Why were some families annoyed more often than others and why did the situation confine itself to such a small fraction of the overall population living within 3 km of the machine?

Again, the reason why certain homes were affected more frequently was because of three factors: (a) the orientation of the turbine (which positions the lobes of the acoustic dipole in their general direction) (a function of the site climatology); (b) the terrain along the centerline of these dipoles; and (c) the vertical variation of wind speed and temperature. By far, factors (a) and (b) appear to be the most influential, since they both subsequently have an influence over (c). Figures 6-5 through 6-9 show sound ray paths for various radial directions from the turbine, and the importance of the terrain is clear. The small population fraction bothered by the turbine happened to live in locations where a combination of terrain and refractive focusing reached maximums, or caustics, a good portion of the time.

Why did the noise appear more noticeable inside the affected homes and why did it become more persistent and perhaps louder during the evening hours?

The noise was more noticeable within the homes because of the dynamic amplification and resonances created in the internal acoustic pressure field because of the interaction between the external transient acoustic loading and the lightly damped elastic response of the residential structure. This dynamic interaction serves to extend the impulse time period from a few milliseconds outside to more than a second indoors. There were two reasons why the sounds became more persistent and perhaps more severe at night. The first reason again relates to the site’s climatology, in which the diurnal variation in wind speed tends to reach a maximum during the period slightly before local sunset and continues up to the early hours of the next morning, with a secondary peak occurring just after local sunrise and continuing for one or two hours thereafter. A coupling of this evening wind-speed maximum with the second reason, the transition from a daytime to nocturnal atmospheric surface layer, in which the surface to hub-height stability increases and encourages the development of turbulent shear layers, resulted in a greater degree of Strouhal excitation of the tower leg wakes. This combination of higher wind speeds and Strouhal excitation increased the intensity and 2-D structure of the embedded wake vortices and, subsequently, the severity of the impulse generated by the turbine rotor blades. These conditions may have persisted for up to four or five hours, depending on conditions, and therefore appeared more severe and persistent to the affected residents during those periods of the day. Furthermore, generally lower ambient noise levels occur during the early evening hours, which perhaps also contributed to the increased sensitivity of the affected residents (Kelley et. al., 1985; p. 226-227).

The researchers likened their field studies to a fishing expedition – they would hope that they were set-up at the right place, with the right equipment, at the right time. Sometimes they got very little, but there were enough successful field trips to show – without doubt – that turbine-generated low frequency noise was a major problem inside homes – at distances out to 3km.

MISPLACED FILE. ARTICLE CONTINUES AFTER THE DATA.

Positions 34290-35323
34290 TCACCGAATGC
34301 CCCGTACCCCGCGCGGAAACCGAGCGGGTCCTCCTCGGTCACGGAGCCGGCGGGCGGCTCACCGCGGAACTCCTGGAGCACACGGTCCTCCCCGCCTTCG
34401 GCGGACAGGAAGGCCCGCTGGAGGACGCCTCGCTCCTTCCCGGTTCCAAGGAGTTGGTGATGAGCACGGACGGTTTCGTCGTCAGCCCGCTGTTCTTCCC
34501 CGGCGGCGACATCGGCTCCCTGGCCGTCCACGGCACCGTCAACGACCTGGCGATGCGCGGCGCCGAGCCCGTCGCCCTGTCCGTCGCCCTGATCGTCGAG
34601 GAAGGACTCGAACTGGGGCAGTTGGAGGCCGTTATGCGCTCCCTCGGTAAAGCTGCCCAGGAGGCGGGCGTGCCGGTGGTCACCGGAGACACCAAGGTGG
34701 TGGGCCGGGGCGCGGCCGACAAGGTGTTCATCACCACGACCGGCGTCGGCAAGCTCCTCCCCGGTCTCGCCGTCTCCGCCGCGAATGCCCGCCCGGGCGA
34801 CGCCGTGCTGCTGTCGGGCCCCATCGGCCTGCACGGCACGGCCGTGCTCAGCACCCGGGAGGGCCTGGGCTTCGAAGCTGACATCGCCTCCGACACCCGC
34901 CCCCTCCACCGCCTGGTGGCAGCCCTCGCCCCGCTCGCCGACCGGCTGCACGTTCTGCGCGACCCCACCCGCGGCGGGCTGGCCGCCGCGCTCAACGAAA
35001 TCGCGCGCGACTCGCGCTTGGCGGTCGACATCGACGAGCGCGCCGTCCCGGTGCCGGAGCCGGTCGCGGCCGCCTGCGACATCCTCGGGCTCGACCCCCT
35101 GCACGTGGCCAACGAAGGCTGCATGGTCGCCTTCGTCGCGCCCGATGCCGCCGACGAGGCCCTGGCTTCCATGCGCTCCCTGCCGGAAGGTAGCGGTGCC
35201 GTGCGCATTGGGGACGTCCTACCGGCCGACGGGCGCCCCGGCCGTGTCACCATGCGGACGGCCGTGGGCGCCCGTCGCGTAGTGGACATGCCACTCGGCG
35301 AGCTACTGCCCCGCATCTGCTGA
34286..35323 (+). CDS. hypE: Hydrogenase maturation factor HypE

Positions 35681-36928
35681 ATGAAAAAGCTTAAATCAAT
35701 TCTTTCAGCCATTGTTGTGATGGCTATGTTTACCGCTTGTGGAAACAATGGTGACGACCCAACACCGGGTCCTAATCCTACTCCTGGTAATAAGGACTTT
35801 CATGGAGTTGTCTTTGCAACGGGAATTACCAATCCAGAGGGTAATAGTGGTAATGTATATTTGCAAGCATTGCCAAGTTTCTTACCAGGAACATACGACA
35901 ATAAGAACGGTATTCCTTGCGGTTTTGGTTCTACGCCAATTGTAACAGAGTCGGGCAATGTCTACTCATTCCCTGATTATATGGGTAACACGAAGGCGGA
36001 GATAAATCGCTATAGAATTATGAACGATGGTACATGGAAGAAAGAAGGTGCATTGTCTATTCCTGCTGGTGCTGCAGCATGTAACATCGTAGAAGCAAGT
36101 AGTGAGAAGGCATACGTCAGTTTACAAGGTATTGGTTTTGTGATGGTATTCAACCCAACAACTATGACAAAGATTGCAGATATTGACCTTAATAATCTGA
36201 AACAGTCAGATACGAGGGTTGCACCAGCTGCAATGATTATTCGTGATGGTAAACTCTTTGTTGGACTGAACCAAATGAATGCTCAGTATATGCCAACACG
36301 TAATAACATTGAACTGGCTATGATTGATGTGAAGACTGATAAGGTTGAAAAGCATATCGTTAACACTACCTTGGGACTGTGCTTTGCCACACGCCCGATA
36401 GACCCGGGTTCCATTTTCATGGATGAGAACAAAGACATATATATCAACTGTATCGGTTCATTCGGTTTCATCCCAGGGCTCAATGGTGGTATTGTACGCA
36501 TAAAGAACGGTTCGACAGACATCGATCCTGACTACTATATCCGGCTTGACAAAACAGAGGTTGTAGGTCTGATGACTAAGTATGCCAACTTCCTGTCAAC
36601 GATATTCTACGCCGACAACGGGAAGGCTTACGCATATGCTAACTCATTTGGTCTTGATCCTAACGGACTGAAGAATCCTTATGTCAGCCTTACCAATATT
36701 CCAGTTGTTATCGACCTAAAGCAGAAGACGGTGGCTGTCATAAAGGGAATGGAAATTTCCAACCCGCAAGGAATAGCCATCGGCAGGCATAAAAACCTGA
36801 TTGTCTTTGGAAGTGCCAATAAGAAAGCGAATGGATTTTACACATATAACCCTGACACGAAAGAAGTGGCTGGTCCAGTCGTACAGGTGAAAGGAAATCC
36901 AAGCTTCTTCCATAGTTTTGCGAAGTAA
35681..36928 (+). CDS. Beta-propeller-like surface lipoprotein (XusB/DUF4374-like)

The difference between the wind weasels’ acoustic puppies and these researchers, is that Kelley & Co set out with open minds and were keen to find the source of an actual problem – instead of trying to liken the noise to fridges (anyone heard of people abandoning homes due to a noisy Kelvinator?) or claiming that turbine noise is like the gentle lapping of waves on a moonlit beach.

Some of the research team’s members persisted in their efforts to better understand how low frequency noise was impacting on people. So they took their data and insights from their work on the MOD-1 turbine and created a controlled environment in an effort to replicate the acoustic environment observed in the actual homes they first studied.  The aim was to improve the understanding of what types of noise caused the most problems for people, and how to go about measuring that noise in the most meaningful way (Kelley, 1987). In particular, they wanted a better understanding as to why wind turbine low-frequency noise was found to be so much more annoying inside people’s homes – and what would be the best way to measure it?

So they built an experimental house. They generated noise profiles similar to those of the MOD-1 wind turbine at one end of their model house and measured that noise at the other end. They put their listeners (n=7) in the middle room and asked them to note how they felt while they subjected them to three different patterns of sound meant to represent either a single turbine, an array or turbines, turbines working at various speeds, a number of turbines that were pulsing periodically (“periodicity”) and others that weren’t showing periodicity. They also included some masking noise at various points in the listeners’ exposure to the noise (Kelley, 1987; p. 3-4).


The experimental house (Kelley, 1987; p. 3)